Creativity is Key: A Profile of Terence Fuller

FTM’s 20th Anniversary: 20 For the 20th – Reel Careers Profile Series

“I don’t think people fully realize what kind of an impact FTM can have on your career starting out.  You get the opportunity to learn parts of the job right from the people you will be working with on set.” – Terence Fuller

Terence Fuller has worked in the Manitoba Film Industry since 2004 and for the last two years has served as the Steward for the International Alliance of Theatrical Stage Employees (IATSE) Local 856 which is based in Winnipeg. In his current position, Terence has undertaken numerous training programs including receiving a Conflict Management Certificate though Mediation Services Winnipeg, Harassment Investigation (Level 1 & 2) Certificate through Hill Advisory Services, and Safety Training through both SAFE Work Manitoba and the Construction Safety Association of Manitoba.

As a veteran of the film industry, Terence has instructed multiple training courses for Film Training Manitoba (FTM) for close to a decade. In addition, he has aided in the organization’s curriculum development and instruction of the Set Orientation, Safety Awareness and Respect in the Workplace in-class course. In 2018, Terence was appointed as a Co-Chair of FTM.

When and how did you start in the media production industry?
I jumped on a bus around 2002/2003 and stopped in at the Winnipeg Film Group to put my name out there to volunteer on any productions that they had going. It was suggested to me that I should also reach out to the two rental houses that existed at the time, William F. White & PS Prairies.  WFW just happened to be the first call.  A couple of days later, I was in the back-shop learning what some of the gear was and by the end of that day, I was offered a full-time position in the warehouse.

What area of the film industry do you work in now and why?
I currently work at the IATSE 856 office as the Steward.  As much as I loved working on set, after 15 years, I started feeling a little burnt out and was looking to transition to something else, preferably still in the Manitoba Film Industry.  The Steward position came up and I jumped at the chance to get the job.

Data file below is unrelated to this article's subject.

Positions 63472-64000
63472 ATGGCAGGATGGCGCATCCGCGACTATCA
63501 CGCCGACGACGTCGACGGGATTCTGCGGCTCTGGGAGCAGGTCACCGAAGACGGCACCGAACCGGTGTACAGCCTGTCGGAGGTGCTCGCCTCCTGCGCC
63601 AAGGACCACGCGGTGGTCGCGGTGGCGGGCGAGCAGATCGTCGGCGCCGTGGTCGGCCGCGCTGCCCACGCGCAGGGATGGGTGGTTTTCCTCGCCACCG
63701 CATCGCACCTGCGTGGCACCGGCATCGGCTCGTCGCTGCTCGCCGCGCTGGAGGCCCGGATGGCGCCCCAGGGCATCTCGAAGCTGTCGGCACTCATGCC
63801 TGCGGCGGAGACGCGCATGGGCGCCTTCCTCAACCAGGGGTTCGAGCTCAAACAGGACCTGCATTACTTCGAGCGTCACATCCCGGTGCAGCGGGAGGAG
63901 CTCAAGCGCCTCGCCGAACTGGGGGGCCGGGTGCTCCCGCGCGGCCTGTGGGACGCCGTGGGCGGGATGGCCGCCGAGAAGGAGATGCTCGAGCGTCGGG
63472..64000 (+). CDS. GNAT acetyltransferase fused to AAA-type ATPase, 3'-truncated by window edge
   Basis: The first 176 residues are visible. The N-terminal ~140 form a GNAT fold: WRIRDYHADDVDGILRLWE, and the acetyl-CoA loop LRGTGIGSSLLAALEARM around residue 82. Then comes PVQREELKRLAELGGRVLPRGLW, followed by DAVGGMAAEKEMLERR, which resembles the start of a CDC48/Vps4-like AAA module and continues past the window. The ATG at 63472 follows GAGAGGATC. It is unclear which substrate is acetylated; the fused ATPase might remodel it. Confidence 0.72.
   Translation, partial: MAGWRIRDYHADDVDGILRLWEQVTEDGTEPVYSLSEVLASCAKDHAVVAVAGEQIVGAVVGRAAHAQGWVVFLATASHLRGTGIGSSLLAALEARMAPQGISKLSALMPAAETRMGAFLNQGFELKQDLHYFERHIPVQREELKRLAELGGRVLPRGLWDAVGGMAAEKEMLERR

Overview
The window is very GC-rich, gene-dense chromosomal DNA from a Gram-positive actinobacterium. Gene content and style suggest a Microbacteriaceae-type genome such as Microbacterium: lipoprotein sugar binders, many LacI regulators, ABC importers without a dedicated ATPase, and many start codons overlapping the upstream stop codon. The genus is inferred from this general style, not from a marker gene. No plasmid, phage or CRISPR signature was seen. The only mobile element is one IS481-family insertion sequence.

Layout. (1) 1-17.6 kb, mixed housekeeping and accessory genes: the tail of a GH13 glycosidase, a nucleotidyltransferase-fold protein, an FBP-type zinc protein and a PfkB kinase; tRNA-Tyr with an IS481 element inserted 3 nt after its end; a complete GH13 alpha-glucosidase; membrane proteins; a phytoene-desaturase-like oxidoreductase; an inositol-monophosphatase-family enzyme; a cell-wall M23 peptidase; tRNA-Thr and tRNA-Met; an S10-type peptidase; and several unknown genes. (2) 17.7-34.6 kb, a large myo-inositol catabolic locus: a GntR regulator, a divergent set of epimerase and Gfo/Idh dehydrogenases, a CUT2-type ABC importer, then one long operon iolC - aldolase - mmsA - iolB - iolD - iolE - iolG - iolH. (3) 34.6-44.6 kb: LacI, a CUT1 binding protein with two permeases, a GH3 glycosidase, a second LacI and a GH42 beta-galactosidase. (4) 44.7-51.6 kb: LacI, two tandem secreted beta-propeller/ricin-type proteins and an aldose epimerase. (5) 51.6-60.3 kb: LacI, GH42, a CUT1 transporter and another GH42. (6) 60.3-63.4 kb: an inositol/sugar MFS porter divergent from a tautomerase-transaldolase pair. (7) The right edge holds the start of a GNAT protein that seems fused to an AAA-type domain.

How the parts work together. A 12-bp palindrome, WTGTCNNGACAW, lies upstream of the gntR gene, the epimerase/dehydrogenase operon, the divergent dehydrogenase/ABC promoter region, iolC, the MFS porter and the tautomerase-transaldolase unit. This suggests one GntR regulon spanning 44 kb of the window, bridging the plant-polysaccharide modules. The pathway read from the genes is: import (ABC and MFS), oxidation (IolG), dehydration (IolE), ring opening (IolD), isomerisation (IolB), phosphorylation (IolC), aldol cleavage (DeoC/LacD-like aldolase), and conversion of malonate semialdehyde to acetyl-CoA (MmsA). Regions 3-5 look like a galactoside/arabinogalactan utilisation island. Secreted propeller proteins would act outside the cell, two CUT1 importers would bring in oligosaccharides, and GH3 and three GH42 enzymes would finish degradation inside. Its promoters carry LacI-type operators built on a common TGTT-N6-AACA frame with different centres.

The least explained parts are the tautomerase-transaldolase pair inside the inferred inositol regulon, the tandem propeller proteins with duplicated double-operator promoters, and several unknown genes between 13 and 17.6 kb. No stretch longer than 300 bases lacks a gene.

What has been a substantial change in the industry since you started?
The sheer volume of work is the biggest change.  There was a time when it was almost inconceivable for us as a city to have three Productions running at the same time.  These days, we are seeing six or seven go at once.

If you could give yourself advice today to yourself in the past, what would it be?
When I was starting out was that I really wanted to be a permanent part of a single crew.  If I could go back, I would encourage myself to work with as many different Department Heads as possible, jump at every single opportunity that presents itself to me and learn as much as I can from as many different people as I can.

How did taking FTM training affect your career?
Taking the Intro to Grip and Lighting course with François Balcaen had a huge impact on my career.  It gave me a chance to work closely with a Key Grip in an environment where the pressures of a working set weren’t a factor.  I don’t think people fully realize what kind of an impact FTM can have on your career starting out.  You get the opportunity to learn parts of the job right from the people you will be working with on set.

What advice would you give someone starting off in the Media Production Industry?
Don’t be late!  Be respectful, introduce yourself to your Head of Department at the end of the day and shake their hand, thank them for having you out.  Be safe and stand up for yourself in a respectful manner.  Attitude is a huge part of working in the Manitoba Film Industry, put your best self forward.

What are some of the films, TV series or even books that have inspired you? How about anything new you’ve been into?
I go through phases with films, I could point to a million specific titles.  I usually go head first into a Directors career, guys like Peter Greenaway, David Lynch, Seijun Suzuki & Werner Herzog have all been big in my life.  In recent years, Crime Fiction has had a huge impact and when Brad Pitt and crew tackled a George V. Higgins book to make “Killing Them Softly”, it skyrocketed to the top of my list.  Stories are a massive part of our lives and it’s amazing to me when you can get the right people attached to a script or a book and it just turns into something mind blowing.  Creativity is key!

Is there something about you or an interesting past experience that you’d like to share with your colleagues?
It’s always been really important to me to have a variety of hobbies or interests outside of work to be able to focus on to maintain sanity.  This work can be incredibly stressful and all of us need something healthy to help us unwind.  For me, one of those outlets has been making music again.  Synthesizers have crept their way into my life in a big way and some of what I record finds its way onto my weekly UMFM radio show, Dead Air.

Is there a film technician or filmmaker that you would really like to work with and why?
Werner Herzog would be incredible to work with, as would David Lynch.  I love people who do things just off the beaten path with a very unique vision.  It would be an incredible experience to see these guys work.

Where do you see yourself in ten years from now?
Honestly, still involved with the union in some capacity.  I didn’t set out to get to where I am right now, so a part of me just isn’t sure.  My goal when I started was to try and get one day on a film set, everything that happened after that was me just taking a chance and grabbing on to the opportunity.